Wednesday, June 30, 2010

artist spotlight: richard bailey

Whew, kind of late, I know, but well worth the wait, 'cause the GFT! Artist Spotlight for the month of June goes to Richard Bailey, though fans of his music know him by his Proem alias. You can say it's been Proem week at this blog, with featured videos, music and now art from Mr. Bailey, who is now a resident of Houston, Texas. It was a real pleasure having him take some time out to share some of his art and some insight into his work. Enjoy!



1. Q: Your visual work, much like your music, conveys a deep, atmospheric quality. Do you find any parallels between your visual and audio art and would you call them intentional or not?

A: There are parallels... intentional yes, but nowhere near deliberate. You could say I'm stuck in a little box of my own design. Its wooden, probably pine and usually buried under six feet of earth. It's a chore to dig myself out. I've tried for ages to claw my way out and back up to the surface. After years of digging with my bare hands,... cleaning out the dirt under my fingernails seems like more effort than its worth. Best to just carry on and make the best of it.




2. Q: What are some of your preferred mediums when working in the visual realm?

A: Even though a lot of the work I have online is either watercolors or digital, I have a love hate relationship with both. In the case of watercolors, they aren't the most comfortable medium for me to work in. I want to love them and master them but when thinking of the application of paint, my brain tends to think in dark to light rather than light to dark. Which is only a little ironic considering my subject matter. I do love the little details and random artifacts you can achieve using watercolors. That being said, there is nothing worse than spending a few hundred hours on a project only to have it rip in half when you are pulling the masking tape off. I tend to oversaturate the paper to the point of it bowing quite awfully. Thus I am no master of watercolors. I suppose that could really be more about confidence than skill at this point. A great deal of the watercolor work I've done more recently has been largely paint marker / watercolor pencil and very little water.

On the digital side I have a 3 step proces: 1) scan at 600dpi. 2) load into artrage, play around till something catches my eye 3) either finish the piece in photoshop/painter. I like to use the digital side of things as a fail safe and not a crutch. I try to quickly prototype ideas or color shifts run through the process and then go back with an idea or two that i wouldnt dare try without a plan of attack. I love the freedom of digital painting but hate the lack of tactile sensation,... even with a pen tablet nothing beats the feeling of bristles on a surface.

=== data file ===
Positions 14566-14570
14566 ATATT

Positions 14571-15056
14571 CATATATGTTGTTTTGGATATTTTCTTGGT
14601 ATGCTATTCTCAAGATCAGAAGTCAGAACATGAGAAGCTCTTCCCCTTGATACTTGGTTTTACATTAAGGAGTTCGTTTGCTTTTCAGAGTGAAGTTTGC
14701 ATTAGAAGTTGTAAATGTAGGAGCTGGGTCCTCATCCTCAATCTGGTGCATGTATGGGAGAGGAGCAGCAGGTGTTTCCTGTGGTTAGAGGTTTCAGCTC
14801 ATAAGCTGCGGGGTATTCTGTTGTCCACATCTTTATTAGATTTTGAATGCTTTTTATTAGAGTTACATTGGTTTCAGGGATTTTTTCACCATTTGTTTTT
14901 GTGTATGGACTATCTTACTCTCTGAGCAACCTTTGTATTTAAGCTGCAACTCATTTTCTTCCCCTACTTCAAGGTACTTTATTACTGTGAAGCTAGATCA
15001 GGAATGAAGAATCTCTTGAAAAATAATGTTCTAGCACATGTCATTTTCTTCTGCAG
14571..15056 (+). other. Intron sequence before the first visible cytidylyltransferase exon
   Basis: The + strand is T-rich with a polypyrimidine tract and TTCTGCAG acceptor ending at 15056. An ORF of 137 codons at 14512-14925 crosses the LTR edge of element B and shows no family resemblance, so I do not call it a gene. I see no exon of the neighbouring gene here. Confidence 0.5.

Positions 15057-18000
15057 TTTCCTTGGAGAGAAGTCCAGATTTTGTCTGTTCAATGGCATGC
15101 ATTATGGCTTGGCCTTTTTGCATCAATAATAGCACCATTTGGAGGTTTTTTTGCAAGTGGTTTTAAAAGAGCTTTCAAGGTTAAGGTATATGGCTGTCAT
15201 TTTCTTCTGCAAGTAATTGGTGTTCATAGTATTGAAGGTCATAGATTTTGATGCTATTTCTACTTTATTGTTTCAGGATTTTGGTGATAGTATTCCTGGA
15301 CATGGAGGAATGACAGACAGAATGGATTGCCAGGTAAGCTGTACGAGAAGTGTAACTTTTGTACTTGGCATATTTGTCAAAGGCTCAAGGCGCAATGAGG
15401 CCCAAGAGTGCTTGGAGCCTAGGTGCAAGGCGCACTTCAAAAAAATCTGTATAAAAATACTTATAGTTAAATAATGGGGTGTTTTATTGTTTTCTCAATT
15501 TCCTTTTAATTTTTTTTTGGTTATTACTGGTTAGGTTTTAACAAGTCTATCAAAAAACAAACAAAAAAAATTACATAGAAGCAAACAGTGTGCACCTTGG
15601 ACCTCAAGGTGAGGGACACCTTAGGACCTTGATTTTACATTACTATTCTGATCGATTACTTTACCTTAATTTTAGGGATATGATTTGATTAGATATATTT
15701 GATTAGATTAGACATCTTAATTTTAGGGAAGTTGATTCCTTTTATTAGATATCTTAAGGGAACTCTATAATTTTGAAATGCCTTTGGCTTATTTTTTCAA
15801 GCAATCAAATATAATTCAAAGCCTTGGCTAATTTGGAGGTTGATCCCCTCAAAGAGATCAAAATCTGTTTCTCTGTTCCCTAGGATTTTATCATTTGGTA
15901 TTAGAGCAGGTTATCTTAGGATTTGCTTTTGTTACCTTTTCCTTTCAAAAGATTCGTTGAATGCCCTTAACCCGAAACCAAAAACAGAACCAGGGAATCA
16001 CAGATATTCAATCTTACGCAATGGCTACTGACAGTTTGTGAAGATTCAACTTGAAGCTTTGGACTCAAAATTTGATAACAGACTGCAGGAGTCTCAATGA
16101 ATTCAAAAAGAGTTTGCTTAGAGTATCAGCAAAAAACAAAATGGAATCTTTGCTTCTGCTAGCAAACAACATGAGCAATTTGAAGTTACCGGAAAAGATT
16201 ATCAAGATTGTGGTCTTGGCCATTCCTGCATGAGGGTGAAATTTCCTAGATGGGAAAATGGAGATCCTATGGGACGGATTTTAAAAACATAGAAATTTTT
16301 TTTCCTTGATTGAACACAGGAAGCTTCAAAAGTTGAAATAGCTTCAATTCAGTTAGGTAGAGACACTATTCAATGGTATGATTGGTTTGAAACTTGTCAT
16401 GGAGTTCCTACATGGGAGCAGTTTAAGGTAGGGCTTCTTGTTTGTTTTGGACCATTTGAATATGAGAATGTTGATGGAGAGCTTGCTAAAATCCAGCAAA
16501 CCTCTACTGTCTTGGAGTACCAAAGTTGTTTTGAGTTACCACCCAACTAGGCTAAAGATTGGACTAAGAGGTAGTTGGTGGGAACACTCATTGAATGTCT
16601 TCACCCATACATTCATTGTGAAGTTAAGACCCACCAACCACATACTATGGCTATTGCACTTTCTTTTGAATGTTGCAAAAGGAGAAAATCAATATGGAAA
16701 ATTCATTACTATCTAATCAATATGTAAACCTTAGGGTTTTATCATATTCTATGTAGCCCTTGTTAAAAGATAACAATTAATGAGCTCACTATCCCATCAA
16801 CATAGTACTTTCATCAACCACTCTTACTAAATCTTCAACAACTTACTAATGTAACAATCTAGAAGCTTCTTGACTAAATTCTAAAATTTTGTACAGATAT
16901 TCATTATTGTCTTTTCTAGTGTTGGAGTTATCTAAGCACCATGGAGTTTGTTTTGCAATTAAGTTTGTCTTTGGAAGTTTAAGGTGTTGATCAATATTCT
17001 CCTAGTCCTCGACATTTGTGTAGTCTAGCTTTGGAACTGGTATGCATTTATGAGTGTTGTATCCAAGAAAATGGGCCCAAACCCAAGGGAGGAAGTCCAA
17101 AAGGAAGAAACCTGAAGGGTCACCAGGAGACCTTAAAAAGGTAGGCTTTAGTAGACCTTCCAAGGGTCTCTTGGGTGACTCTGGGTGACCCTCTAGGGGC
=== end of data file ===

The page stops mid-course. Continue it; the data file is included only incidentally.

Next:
What I love working in is large scale acryllic on wood. The larger the scale the better.





3. Q: For lack of a better word, much of the subject matter in your art takes on a darker, almost nightmarish quality. Are you drawn to the spookier side of things?

A: Drawn, outlined, painted and screen printed that way. I dont think it makes me special or different either. Humans are the one true darkness. I'm fairly certain we invented the concept. Some of us just package it and sell it better.



4. Q: Any plans for future projects merging your visual with your audio work at all?

A: Well, I've always done the art and layout for all of my records.... I'd love to do an animation project or actually finish the graphic novel I've been working on for the last 4 years. But I cant seem to find the time or focus or extra talent it would take to pull either of those off.





5. Q: Whose art are you into these days? Any names we should know?

A: The short list of people I would cross the street to cut myself in front of are:
Ben Templesmith
James Jean
Eric Powell
Eric Lacombe
Emmanuel Malin
Brian Wood
drypnz
Renee Lawter
Mike Mignola

And Yes before anyone says anything, most of them are comic artists. Which is where I think the only interesting figurative art is happening these days,... well since the cubist and surrealist movements. And not to get all art history on you but the Dadaists and absurdists really screwed things up for the art world...

Also, you know who's mind blowingly awesome? Jean Michel Basquiat. When the traveling Basquiat exhibit hit the Menil back in the mid 90's it just shattered the way I looked at art. All that hand written text and franticly painted imagery, the immediacy of the work, Mark Rothko is another one that just rocked my world. The first time I stepped into the Rothko chapel, i didn't make it any more than 10 steps in before I was moved to tears. It was the first time I felt there was a presence of a higher power.





6. Q: How about music? Who are you tuned into lately?

A: I am way into math core and death metal bands actually. To name a few:
carbomb (these guys are the most disjointed and complex metal ive ever heard)
the dillinger escape plan
behemoth
ion dissonance
botch
textures
meshuggah.
as for the electronic side of things:
ben frost
the new deceptikon record is fantastic (the art aint half bad either!)
deru
helios
clark
squarepusher ( though i didnt care much for the last one)
loscil





7. Q: As a dad, web developer and musician, where or how do you make time for your personal visual artwork?

A: Like everyone else on the planet at the end of the day I wonder where all the hours went. It's either sleep less or relent to the clock. Either way someone or something takes the hit. The trick is to not let it be the same thing every time. I havent figured out how to do that just yet. I'm getting close. Mostly I go through cycles where I spend my freetime making music or I spend it painting and drawing. Though having children has rekindled a lot of the drawing and painting urges in me. It's way too much fun to draw in a little group than by yourself sometimes. Especially when that group hangs on your every word because you can draw a frog or a penguin or an octopus.